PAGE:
Higher ed learns lessons in attracting students

Tim Goral's picture

Kiersten Slawter didn't have to go far to find her dream college. The Berks County native, a graduate of Twin Valley High School, knew Albright College was her top choice the moment she stepped on campus.

But her mother and father had a hard time getting past its roughly $47,000 price tag for the coming academic year's tuition and fees. They suggested she consider some of the less-expensive state universities, so she applied to Shippensburg, Bloomsburg and Millersville.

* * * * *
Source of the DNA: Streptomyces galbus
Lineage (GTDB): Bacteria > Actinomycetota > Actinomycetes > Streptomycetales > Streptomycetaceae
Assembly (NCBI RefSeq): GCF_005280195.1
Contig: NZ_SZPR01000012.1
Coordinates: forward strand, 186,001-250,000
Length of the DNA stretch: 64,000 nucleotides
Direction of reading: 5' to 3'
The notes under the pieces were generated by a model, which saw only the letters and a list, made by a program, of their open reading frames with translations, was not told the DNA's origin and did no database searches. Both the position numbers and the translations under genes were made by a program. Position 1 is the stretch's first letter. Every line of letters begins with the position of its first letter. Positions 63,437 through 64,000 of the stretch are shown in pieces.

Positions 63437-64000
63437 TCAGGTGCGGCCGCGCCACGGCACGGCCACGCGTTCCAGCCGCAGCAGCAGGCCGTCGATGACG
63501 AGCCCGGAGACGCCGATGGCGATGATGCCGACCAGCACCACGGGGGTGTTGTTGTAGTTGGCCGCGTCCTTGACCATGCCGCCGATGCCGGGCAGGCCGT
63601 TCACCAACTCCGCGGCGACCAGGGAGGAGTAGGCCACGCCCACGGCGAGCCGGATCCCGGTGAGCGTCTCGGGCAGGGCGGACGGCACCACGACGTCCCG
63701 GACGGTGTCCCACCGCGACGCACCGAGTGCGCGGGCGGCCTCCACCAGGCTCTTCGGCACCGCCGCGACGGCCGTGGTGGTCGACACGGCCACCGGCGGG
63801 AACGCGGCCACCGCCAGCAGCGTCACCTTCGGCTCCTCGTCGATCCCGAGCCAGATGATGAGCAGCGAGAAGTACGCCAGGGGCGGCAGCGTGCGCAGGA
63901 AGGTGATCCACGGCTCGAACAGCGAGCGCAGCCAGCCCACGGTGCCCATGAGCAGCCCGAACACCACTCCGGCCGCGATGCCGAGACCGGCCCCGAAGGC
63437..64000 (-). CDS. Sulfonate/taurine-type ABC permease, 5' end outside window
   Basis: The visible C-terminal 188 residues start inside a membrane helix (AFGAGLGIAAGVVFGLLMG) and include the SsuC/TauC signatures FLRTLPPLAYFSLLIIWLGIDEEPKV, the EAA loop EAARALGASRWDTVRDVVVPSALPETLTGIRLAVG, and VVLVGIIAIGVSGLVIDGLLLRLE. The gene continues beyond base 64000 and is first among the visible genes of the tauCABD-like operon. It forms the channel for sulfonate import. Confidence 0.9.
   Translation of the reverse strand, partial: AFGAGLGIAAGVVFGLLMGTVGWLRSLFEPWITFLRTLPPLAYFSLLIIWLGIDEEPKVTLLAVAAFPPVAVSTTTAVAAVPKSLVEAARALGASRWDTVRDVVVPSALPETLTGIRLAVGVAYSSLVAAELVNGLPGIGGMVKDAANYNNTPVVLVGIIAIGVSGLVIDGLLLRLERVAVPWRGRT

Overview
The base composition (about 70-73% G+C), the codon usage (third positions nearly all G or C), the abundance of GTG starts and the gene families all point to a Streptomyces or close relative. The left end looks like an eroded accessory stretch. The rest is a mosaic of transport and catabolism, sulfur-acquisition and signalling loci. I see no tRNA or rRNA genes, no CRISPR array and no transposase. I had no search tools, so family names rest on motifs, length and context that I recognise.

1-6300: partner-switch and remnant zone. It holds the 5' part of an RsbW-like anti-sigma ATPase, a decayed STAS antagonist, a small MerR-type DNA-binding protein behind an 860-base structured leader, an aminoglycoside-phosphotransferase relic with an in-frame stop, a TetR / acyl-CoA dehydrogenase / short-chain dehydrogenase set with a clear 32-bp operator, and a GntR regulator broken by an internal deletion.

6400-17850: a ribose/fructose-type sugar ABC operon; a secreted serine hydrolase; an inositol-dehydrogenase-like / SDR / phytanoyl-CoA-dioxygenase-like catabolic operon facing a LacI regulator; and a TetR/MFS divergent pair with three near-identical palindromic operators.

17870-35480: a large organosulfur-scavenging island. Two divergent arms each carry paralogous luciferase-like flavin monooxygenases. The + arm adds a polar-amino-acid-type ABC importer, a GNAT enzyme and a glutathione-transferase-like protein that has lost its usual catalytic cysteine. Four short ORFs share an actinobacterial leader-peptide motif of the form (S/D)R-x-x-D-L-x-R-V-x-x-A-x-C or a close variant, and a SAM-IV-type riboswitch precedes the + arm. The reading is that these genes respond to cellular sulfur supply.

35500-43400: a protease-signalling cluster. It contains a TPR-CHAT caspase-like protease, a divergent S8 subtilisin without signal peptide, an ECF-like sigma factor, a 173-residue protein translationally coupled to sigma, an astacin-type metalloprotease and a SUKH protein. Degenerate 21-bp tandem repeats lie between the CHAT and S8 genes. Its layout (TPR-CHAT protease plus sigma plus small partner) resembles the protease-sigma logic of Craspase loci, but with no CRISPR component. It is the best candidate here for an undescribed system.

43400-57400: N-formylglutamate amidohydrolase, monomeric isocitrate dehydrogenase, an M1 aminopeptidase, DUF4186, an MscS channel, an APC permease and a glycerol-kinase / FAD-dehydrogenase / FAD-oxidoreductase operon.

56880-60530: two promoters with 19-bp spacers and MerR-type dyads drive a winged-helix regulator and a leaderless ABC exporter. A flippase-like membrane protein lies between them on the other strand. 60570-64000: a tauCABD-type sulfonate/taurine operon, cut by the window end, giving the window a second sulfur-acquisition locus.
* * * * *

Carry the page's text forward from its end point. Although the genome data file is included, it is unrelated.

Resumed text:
It wasn't until Chris Boehm, Albright's director of admissions, visited her high school last fall that Slawter even dared to think Albright could be an option. Boehm explained that the college wanted to increase enrollment and was making a promise to meet all the institutionally determined financial needs for members of its incoming class.

"When he handed me the paper about how they were planning to meet all my need, I was ecstatic," 18-year-old Slawter said. "Finally, I can go to the college that I want to."

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